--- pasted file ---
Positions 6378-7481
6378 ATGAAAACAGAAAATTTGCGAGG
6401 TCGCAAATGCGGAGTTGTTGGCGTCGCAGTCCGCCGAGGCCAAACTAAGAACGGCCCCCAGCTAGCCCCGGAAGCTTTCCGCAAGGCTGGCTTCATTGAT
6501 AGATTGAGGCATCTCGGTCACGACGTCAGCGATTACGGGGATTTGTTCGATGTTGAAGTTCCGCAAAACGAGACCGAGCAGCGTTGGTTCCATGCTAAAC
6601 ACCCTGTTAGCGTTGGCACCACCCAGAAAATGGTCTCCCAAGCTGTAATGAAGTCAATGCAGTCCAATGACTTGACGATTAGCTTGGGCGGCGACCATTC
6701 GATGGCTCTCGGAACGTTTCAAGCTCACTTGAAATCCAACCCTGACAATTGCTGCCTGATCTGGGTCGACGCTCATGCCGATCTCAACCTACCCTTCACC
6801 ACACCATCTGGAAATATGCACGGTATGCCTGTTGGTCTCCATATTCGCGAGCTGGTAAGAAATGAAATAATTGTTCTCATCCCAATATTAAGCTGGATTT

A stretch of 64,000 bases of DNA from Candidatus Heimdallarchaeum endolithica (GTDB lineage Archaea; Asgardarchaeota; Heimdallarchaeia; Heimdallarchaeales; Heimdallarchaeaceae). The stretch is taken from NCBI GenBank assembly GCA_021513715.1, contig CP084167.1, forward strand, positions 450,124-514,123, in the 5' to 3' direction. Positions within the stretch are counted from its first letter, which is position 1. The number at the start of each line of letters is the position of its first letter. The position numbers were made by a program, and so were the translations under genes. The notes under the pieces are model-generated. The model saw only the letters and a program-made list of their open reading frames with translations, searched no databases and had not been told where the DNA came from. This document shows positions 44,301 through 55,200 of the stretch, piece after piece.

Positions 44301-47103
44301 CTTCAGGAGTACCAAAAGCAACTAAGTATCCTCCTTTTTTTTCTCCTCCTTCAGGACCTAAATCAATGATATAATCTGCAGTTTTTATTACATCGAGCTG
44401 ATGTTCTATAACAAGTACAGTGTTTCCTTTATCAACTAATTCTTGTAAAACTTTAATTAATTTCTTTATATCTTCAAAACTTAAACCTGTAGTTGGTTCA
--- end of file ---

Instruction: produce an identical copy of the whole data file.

Positions 6378-7481
6378 ATGAAAACAGAAAATTTGCGAGG
6401 TCGCAAATGCGGAGTTGTTGGCGTCGCAGTCCGCCGAGGCCAAACTAAGAACGGCCCCCAGCTAGCCCCGGAAGCTTTCCGCAAGGCTGGCTTCATTGAT
6501 AGATTGAGGCATCTCGGTCACGACGTCAGCGATTACGGGGATTTGTTCGATGTTGAAGTTCCGCAAAACGAGACCGAGCAGCGTTGGTTCCATGCTAAAC
6601 ACCCTGTTAGCGTTGGCACCACCCAGAAAATGGTCTCCCAAGCTGTAATGAAGTCAATGCAGTCCAATGACTTGACGATTAGCTTGGGCGGCGACCATTC
6701 GATGGCTCTCGGAACGTTTCAAGCTCACTTGAAATCCAACCCTGACAATTGCTGCCTGATCTGGGTCGACGCTCATGCCGATCTCAACCTACCCTTCACC
6801 ACACCATCTGGAAATATGCACGGTATGCCTGTTGGTCTCCATATTCGCGAGCTGGTAAGAAATGAAATAATTGTTCTCATCCCAATATTAAGCTGGATTT

A stretch of 64,000 bases of DNA from Candidatus Heimdallarchaeum endolithica (GTDB lineage Archaea; Asgardarchaeota; Heimdallarchaeia; Heimdallarchaeales; Heimdallarchaeaceae). The stretch is taken from NCBI GenBank assembly GCA_021513715.1, contig CP084167.1, forward strand, positions 450,124-514,123, in the 5' to 3' direction. Positions within the stretch are counted from its first letter, which is position 1. The number at the start of each line of letters is the position of its first letter. The position numbers were made by a program, and so were the translations under genes. The notes under the pieces are model-generated. The model saw only the letters and a program-made list of their open reading frames with translations, searched no databases and had not been told where the DNA came from. This document shows positions 44,301 through 55,200 of the stretch, piece after piece.

Positions 44301-47103
44301 CTTCAGGAGTACCAAAAGCAACTAAGTATCCTCCTTTTTTTTCTCCTCCTTCAGGACCTAAATCAATGATATAATCTGCAGTTTTTATTACATCGAGCTG
44401 ATGTTCTATAACAAGTACAGTGTTTCCTTTATCAACTAATTCTTGTAAAACTTTAATTAATTTCTTTATATCTTCAAAACTTAAACCTGTAGTTGGTTCA